Belgian TV Viewers can watch Cary Fukunaga's Jane Eyre tonight at 9.20pm on La Trois. Focus Vif gives it 3 stars out of 5.
Ecrit par Charlotte Brönte (sic) au milieu du XIXe siècle, Jane Eyre n'a cessé d'inspirer les cinéastes, du Jacques Tourneur de I Walked with a Zombie à Franco Zeffirelli (pour une adaptation qui réunissait Charlotte Gainsbourg et William Hurt). La lecture qu'en propose aujourd'hui Cary Fukunaga (Sin Nombre) se révèle tout à fait captivante, qui souligne le tempérament de cette héroïne romantique, une jeune orpheline engagée dans une relation tumultueuse avec l'ombrageux maître de la maisonnée où elle est employée comme gouvernante. Classique, la mise en scène de Fukunaga vibre d'une énergie puissante, transcendée par l'âpreté du cadre -les landes anglaises- et plus encore par le jeu des acteurs, que l'on ne saurait mieux qualifier, dans le chef de Mia Wasikowska et Michael Fassbender, que d'électrisant. Une réussite. (Jean-François Pluijgers) (Translation)
While French viewers will have the chance to watch the 2006 BBC miniseries on Numéro 23, as reported by Le Monde.
« Jane Eyre » : une femme égale un homme
On se demanda longtemps, dans les cercles littéraires londoniens, qui pouvait bien être l’auteur de Jane Eyre, qu’un certain Currer Bell publia en 1847. Puis on en vint à subodorer qu’une héroïne faisant preuve d’une telle indépendance d’esprit (au point de se déclarer égale à son mari) devait être le fruit de l’imagination (décadente) d’une femme.
De fait, au-delà de sa structure apparente de conte, mi-Cendrillon mi-Barbe-Bleue, le roman de Charlotte Brontë met en scène une jeune femme qui sait mener sa vie par elle-même et se faire confiance, en dépit d’une situation sociale peu enviable.
Dans cette version de la BBC, Jane Eyre est interprétée par Ruth Wilson, que l’on retrouve dans The Affair, dont Canal+ Séries diffuse actuellement la troisième saison. Martine Delahaye
Jane Eyre, série adaptée du roman de Charlotte Brontë par Susanna White pour la BBC. Avec Ruth Wilson, Toby Stephens, Lorraine Ashbourne (GB., 2006, 4 x 60 minutes). Sur Numéro 23, les mercredis 1er et 8 février, à partir de 20 h 55. (Martine Delahaye) (Translation)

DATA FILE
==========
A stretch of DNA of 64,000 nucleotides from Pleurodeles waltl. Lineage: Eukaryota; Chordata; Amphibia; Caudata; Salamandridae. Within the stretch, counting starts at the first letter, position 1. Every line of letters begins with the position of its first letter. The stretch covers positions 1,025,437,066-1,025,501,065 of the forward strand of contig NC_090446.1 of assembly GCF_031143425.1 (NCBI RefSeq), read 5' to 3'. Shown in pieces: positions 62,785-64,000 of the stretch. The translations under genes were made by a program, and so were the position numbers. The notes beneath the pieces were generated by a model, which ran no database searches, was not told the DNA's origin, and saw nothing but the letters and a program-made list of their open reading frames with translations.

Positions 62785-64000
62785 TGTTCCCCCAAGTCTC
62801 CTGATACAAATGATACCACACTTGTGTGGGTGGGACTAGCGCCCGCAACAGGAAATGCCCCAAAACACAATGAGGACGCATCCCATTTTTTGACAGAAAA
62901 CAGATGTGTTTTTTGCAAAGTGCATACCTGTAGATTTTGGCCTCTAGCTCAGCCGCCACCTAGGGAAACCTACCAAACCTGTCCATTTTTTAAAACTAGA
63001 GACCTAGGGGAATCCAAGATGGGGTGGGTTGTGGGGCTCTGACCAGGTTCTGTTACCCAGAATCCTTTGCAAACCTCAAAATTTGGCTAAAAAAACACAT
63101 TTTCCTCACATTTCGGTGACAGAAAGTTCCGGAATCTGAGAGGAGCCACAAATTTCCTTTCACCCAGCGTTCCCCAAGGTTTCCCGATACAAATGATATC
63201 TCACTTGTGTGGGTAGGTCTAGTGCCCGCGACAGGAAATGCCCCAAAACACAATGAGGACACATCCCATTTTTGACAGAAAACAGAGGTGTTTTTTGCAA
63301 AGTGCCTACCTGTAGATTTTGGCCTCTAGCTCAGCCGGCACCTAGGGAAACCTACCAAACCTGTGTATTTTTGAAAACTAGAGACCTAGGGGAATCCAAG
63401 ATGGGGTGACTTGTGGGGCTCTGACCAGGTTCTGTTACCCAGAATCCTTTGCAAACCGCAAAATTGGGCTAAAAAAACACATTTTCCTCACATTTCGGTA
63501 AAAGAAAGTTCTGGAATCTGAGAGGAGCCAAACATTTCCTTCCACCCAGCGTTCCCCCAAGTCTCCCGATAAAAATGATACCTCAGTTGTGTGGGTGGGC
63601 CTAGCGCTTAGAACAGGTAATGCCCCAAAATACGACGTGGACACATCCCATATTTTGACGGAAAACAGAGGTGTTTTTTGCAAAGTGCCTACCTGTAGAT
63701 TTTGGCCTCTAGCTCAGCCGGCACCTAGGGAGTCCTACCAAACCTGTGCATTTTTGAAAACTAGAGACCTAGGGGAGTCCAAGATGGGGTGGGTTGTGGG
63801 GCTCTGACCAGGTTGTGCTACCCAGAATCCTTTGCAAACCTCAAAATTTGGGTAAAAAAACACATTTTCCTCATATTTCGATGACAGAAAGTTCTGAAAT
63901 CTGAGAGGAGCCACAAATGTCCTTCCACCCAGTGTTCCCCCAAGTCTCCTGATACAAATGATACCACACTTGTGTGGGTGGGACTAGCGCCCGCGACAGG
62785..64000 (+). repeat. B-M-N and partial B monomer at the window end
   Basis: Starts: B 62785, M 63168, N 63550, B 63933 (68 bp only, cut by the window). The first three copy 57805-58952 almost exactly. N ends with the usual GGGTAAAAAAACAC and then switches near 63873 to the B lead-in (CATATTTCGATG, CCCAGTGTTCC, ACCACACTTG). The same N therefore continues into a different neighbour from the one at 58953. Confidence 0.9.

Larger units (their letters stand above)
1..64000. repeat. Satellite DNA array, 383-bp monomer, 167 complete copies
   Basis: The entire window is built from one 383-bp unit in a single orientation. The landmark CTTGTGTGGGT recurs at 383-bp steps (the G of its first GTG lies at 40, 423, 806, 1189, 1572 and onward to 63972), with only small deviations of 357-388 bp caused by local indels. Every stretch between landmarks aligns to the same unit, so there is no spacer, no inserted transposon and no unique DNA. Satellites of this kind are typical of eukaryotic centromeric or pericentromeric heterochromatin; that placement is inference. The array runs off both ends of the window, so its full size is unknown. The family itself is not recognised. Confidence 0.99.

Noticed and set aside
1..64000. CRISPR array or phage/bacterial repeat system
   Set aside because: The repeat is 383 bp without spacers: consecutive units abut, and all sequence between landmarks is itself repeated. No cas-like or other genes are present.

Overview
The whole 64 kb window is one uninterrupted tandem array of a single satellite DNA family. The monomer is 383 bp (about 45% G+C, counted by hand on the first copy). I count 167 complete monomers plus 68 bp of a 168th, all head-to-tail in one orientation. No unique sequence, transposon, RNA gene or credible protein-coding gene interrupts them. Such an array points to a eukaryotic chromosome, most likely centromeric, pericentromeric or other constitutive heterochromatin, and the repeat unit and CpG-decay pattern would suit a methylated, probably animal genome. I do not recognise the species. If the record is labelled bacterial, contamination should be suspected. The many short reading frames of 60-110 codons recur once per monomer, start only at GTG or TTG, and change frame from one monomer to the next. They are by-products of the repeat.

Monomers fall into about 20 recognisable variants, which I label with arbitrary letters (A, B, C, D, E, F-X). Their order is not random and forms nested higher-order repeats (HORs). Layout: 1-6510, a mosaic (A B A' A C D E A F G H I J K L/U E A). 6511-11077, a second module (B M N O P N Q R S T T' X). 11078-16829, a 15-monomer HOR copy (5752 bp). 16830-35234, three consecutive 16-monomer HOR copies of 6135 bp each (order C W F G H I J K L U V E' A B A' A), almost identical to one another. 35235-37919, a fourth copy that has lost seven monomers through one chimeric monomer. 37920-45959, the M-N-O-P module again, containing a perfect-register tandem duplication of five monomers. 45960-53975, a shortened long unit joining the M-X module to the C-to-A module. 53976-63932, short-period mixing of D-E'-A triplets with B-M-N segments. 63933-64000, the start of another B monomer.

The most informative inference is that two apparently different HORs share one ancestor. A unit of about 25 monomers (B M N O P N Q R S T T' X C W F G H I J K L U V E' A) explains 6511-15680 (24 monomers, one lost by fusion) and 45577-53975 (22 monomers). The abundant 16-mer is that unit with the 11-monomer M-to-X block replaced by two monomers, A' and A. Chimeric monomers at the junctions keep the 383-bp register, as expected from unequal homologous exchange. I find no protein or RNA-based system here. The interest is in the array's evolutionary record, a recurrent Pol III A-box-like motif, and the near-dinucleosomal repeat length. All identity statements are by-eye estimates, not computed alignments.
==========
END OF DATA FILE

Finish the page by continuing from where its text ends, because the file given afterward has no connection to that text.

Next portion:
Journalist Habibe Jafarian writes about her love for books for The Millions.
The “book” that I wished to marry, the man of my dreams, had to be someone like my brother, Hossein, the person that most resembled a combination of fictional characters like Thomas Fowler of The Quiet American, Prince Bolkonsky of War and Peace, and Rochester of Jane Eyre. Men who were stubborn and hard to pin down, who were jaded and proud, and who even possessed more than a touch of arrogance. (Translated by Salar Abdoh)
A columnist from Trinidad and Tobago Newsday has selected her 'favourite biographies of women', such as
Charlotte Bronte: A Writer’s Life by Rebecca Fraser – “If men could see us as we really are, they would be amazed,” wrote Brontë, who is most famous for her novel Jane Eyre. The author strives to place Charlotte’s life “within the framework of contemporary attitudes towards woman, and addresses how attitudes and perceptions of Charlotte have (or haven’t) changed since the Victorian era. (Debbie Jacob)
There's a quote from Jane Eyre among 15 other 'Fabulous Feminist Quotes By Women Authors From Books I Have Enjoyed Reading' selected by Women's Web and another quote from Jane Eyre as well as one from Wuthering Heights on a list of '12 romantic wedding readings from books' selected by Perfect Wedding. A second year English and Philosophy student has written a blog post on Wide Sargasso Sea for the University of Nottingham. The Brussels Brontë Blog has a post on Iranian translations of Villette and The Professor.